London's Alexandra Palace is truly a spectacular venue, perched high up above the suburbs of north London gazing south towards the Thames. It's ornate ironwork, timeless stones and eternally warm yellow bricks is one of the most delightful spectacles in London.
Curiously, Ally Pally seems much smaller on the inside than on the outside, but it is still a great arena for the RYA's annual Dinghy Show each March.
The Dinghy Show is an opportunity for sailors to discuss real sailing. No blazered crews, no GPS, no helicopter pads, no tenders and no acres of chrome. Just sailing. With sails. In the wind.
Many class associations present a few boats to seduce the unassociated or curious, usually with the promise of a day's trial sailing somewhere in the coming months. The Larks, for example, are being presented to the curious at Fishers Green SC next Saturday (although amusingly, volunteers on the FGSC stand were unaware of this!).
The world of sailing is populated by some very specific categories of people, notably the traditionalists (Enterprises, Solos, Graduates), the classicists (various One Designs from the Broads, the East Coast and Cornwall - and the Herons), the kids (Oppies, Toppers, Mirrors), the fit and active (Lasers, most of the RS's, Phantoms, Cherubs) and the insane (49er). You only ever see 49ers the right way up and stable when they are at a motorway service station behind a Volvo.
Most of these classes were present at the Dinghy Show and most did an excellent job of selling themselves, and delightfully dissing other classes. The only people who didn't warn me that Enterprises right with only two inches showing above the waterline were, oddly enough, those on the Enterprise stand. The implication was that when you roll an Enterprise, you need a salvage contractor to pump it out.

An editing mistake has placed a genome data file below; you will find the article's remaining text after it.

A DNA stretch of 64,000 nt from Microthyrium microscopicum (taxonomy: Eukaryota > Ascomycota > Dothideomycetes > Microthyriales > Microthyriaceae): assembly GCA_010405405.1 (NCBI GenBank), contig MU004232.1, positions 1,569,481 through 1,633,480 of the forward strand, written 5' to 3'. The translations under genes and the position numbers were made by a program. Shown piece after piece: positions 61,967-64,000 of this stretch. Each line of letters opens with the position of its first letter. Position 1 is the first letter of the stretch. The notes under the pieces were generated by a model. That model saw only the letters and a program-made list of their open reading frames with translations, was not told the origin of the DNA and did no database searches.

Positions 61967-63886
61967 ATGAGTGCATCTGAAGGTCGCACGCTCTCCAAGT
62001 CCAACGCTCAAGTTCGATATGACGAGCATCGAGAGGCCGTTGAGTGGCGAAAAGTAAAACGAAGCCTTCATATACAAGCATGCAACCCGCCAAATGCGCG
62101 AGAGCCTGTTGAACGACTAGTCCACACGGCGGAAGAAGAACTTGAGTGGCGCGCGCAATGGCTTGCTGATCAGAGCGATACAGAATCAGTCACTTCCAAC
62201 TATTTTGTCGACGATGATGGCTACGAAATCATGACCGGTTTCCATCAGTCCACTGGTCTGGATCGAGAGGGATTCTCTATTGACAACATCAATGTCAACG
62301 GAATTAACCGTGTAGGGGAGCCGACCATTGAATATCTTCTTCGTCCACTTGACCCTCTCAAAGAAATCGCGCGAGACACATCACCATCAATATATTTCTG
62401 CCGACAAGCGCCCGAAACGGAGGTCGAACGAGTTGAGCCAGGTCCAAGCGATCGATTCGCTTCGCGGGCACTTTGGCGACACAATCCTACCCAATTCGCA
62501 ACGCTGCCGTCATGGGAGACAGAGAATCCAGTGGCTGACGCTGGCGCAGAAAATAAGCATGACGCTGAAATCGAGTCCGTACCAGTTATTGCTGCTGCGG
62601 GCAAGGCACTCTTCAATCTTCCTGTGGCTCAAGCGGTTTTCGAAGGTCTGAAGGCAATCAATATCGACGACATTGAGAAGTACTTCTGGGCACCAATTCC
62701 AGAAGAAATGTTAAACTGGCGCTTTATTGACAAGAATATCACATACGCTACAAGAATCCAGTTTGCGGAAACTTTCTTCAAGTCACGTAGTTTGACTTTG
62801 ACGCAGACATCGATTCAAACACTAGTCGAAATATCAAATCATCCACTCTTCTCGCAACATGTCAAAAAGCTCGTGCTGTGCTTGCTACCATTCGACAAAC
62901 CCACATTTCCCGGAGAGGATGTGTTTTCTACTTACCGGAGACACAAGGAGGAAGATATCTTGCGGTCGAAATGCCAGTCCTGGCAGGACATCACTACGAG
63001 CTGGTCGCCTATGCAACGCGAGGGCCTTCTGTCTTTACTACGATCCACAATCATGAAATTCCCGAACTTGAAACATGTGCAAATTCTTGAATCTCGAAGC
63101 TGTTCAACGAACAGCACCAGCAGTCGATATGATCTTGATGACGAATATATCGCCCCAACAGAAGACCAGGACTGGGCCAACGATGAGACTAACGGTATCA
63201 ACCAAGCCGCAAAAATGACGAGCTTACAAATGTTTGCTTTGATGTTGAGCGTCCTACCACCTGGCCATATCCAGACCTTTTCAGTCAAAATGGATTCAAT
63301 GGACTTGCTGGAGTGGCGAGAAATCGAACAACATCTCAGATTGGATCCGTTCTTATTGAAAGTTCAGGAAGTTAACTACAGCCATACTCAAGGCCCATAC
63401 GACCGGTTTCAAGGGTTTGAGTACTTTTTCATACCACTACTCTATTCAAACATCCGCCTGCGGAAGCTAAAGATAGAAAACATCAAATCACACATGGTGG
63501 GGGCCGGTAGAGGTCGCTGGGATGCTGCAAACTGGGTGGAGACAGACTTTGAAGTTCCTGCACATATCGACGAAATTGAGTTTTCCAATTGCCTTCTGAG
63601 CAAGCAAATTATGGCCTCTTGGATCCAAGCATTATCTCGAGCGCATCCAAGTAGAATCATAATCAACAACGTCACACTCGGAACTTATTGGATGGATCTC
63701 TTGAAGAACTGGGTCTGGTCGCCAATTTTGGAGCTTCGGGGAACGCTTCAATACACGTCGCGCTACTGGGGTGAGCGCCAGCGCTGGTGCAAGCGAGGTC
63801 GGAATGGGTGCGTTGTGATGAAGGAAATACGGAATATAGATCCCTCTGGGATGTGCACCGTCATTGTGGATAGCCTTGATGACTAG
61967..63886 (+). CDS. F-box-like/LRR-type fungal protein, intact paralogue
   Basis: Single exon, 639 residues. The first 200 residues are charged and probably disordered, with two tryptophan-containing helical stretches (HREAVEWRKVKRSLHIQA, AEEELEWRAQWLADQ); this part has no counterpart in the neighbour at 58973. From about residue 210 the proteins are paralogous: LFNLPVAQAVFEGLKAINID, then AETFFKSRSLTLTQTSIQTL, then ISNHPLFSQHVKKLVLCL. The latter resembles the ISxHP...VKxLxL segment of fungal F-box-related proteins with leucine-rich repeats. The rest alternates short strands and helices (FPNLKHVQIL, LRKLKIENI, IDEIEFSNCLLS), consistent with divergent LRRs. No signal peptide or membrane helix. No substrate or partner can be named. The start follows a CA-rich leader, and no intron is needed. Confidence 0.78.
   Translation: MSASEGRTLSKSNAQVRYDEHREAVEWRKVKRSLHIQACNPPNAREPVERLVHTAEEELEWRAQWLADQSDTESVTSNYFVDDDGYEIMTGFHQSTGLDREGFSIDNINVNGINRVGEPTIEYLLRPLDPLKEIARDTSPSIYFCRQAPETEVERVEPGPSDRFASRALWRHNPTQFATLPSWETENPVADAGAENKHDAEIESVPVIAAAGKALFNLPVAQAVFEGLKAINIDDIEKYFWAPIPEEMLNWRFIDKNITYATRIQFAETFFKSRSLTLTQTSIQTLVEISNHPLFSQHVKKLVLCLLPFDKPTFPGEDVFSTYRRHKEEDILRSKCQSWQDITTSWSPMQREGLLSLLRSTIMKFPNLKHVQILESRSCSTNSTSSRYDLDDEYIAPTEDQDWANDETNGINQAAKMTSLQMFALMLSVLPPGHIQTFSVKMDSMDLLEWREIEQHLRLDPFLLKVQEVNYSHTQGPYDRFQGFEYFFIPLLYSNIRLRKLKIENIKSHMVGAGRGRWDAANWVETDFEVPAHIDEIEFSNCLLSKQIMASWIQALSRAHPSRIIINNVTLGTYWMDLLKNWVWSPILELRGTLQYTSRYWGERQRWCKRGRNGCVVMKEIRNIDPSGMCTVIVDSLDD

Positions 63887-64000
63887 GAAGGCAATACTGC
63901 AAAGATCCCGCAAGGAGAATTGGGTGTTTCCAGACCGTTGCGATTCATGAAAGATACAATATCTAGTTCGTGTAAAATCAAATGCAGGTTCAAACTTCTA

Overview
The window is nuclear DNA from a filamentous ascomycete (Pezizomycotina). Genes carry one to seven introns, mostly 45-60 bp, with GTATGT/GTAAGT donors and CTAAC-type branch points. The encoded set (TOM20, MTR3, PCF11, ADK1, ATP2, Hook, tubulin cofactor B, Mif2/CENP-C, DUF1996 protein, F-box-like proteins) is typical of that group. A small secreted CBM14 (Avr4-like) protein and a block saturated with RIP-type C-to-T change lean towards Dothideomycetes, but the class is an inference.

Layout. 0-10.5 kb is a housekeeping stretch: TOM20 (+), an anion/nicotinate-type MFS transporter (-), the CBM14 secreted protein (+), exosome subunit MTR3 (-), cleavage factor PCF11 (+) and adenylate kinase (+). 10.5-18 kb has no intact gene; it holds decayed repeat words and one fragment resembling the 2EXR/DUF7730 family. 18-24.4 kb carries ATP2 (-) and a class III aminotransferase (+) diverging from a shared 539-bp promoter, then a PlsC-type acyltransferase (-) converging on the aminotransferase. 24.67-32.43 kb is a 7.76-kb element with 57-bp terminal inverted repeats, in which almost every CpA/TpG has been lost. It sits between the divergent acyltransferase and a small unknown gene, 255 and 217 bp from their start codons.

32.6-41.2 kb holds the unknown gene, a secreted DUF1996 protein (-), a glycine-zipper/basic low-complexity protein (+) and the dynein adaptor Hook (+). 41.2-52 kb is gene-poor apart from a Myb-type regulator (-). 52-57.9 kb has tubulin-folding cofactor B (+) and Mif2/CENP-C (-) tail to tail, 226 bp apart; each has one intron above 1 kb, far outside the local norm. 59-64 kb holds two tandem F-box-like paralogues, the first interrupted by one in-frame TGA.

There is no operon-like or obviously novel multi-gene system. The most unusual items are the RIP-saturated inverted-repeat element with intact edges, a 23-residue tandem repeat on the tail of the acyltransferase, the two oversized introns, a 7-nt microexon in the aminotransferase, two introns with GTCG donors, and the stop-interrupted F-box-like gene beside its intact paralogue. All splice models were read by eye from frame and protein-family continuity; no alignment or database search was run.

Funnily enough, the least 'sold' boats were the various Lasers and RS's. Maybe when you sell that many dinghies, you don't really need a class association. But the genuine warmth, friendliness and cheerfulness of the class associations certainly makes you head towards the Herons, the Enterprises, the Solos and the Cherubs.
Plenty to do, see and learn over two days, with the prospect of getting to see a celeb. "He's almost a cert for a medal at Weymouth," someone muttered to a mate, while nodding in one direction. All I could see was a stout gentleman in a blazer, looking lost.
The one downside was that the catering was just simply dire. The tables were filthy, everything was slopped into plastic trays and it was all so horribly unappealling. Truly awful. The food at the Excel in January was excellent, but I guess that's the difference between a monopoly and the free market, eh?
I was very surprised that there was no bookshop on site, other than the standard RYA selection. At Boat Shows, the book stands are always very well patronised.
I made my way home laden with class leaflets and brochures, and still no idea where I will land.
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